Biggest surprise: The Hurricanes will finish with a winning record in games that require overtime and shootout. Since the beginning of the Francis-Peters regime in 2014, the Canes have not had a season with a winning record in overtime/shootout and have gone a combined 24-42 in those games. Peters, his staff, and his players have shown plenty of weaknesses over the years, but finding wins after 60 minutes has been maybe the most painful and almost certainly the most costly. The addition of Scott Darling is huge (literally, have you seen how big the guy is?) and a blue line with equal parts talent and mobility pairs well with Carolina's growing collection of firepower up front to form a team that should thrive in a 3-on-3 setting. Here's to hoping that we no longer have to watch the deployment of two defensemen and one forward. Ron Hainsey, you will be missed.
In the glorified skills competition, er... I mean shootout, Darling again plays a big role as his career .833 shootout save percentage dwarfs Cam Ward's downright abysmal numbers in years past. The only problem is scoring in the shootout, something that this team has made look like rocket science for years. Sebastian Aho fared well as a rookie and while Justin Williams has rarely been used in this situation over the past few seasons, he has also had success. One would also assume that Jeff Skinner and Teuvo Teravainen have way too much talent to repeat their combined 0-7 from last season. Skinner, who netted four shootout goals as a rookie, has scored just twice since then and has been goalless in his last 18 attempts dating back to 2013, so either he's just a desolate wasteland in the shootout or he has walked under far too many ladders while shooting pucks at mirrors. Jaccob Slavin also exists and has managed to be a shockingly viable option, scoring three goals on eight attempts over the past two seasons.
Breakout player: Noah Hanifin. Is this too easy? It feels too easy. Hanifin has had an up-and-down NHL career so far, but his ceiling remains high and potential largely untapped. He finished last season playing important minutes alongside top-4 partners and excelled in what limited time he had there. A full season with a consistent partner like Justin Faulk or Brett Pesce will help Hanifin finish taking his step into a larger role with the team. With two years of experience now under his belt and more significant minutes to be played, Hanifin is primed for a breakout year.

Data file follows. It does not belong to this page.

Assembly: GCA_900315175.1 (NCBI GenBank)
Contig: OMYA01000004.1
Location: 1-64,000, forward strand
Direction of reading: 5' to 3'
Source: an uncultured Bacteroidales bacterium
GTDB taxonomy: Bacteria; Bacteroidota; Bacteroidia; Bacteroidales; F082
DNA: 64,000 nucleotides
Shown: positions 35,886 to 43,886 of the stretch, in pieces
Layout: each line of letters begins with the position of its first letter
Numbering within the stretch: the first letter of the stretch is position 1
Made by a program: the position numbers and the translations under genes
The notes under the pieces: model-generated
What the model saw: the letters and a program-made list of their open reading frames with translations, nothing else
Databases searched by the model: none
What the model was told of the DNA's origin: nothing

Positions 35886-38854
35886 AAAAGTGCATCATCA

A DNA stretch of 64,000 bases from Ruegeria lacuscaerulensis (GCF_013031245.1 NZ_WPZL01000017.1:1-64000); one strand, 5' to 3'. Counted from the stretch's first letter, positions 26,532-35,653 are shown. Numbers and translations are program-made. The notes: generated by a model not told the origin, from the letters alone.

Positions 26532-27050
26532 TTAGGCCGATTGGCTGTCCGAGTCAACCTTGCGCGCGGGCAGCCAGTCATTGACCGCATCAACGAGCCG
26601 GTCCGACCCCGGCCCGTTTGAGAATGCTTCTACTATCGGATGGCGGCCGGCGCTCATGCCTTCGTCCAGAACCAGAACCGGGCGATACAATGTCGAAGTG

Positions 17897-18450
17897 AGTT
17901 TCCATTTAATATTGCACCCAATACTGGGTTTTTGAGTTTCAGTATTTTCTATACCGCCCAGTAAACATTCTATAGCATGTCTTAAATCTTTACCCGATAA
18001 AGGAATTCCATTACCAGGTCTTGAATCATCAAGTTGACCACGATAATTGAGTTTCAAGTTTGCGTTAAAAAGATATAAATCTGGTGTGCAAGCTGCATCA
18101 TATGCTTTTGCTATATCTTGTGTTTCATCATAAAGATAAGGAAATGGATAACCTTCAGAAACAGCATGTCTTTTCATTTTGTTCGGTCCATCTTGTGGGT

Successful season: I badly missed the mark on this one last year ("playoffs or bust" was a terrible, terrible take on my part) so, naturally, I'm making the same assessment this year. Maybe not "or bust" this time, but a playoff berth is the expectation for this season and would constitute a "successful season." Circumstances will undoubtedly change throughout the season, but another year with no postseason hockey will be bitterly disappointing for fans and players alike.
Top scorers: The year(s) of Jeff Skinner continue(s). Skinner shone as one of the Canes' foremost leaders last season, tying his Calder Trophy-winning 63 points from 2010-11 but putting up six more goals for a total of 37. With his confidence already high and rising (and perhaps with help from Justin Williams as a linemate), Skinner will lead the team in goals, breaching the 40-goal mark for the first time in his career as he also posts a team-leading 69 points.
Biggest surprise: Martin Necas stays with the team for the full season. I'm as surprised as anyone that the young Czech forward found his way onto the opening night roster, but his impressive performances in the preseason suggest a higher level of NHL-readiness than anticipated. As his confidence grows, Necas earns a permanent spot on the roster and provides another speedy threat for opponents to handle.
CC’s Projected Metro Standings
- Pittsburgh Penguins (average finish: 1.11)
- Washington Capitals (average: 2.56)
- Columbus Blue Jackets (average: 3.00)
- Carolina Hurricanes (average: 4.00)
- New York Rangers (average: 5.00)
- Philadelphia Flyers (average: 6.11)
- New York Islanders (average: 6.33)
- New Jersey Devils (average: 7.89)
Projected Playoff Teams
- Pittsburgh Penguins
- Washington Capitals
- Columbus Blue Jackets
- Carolina Hurricanes
- New York Rangers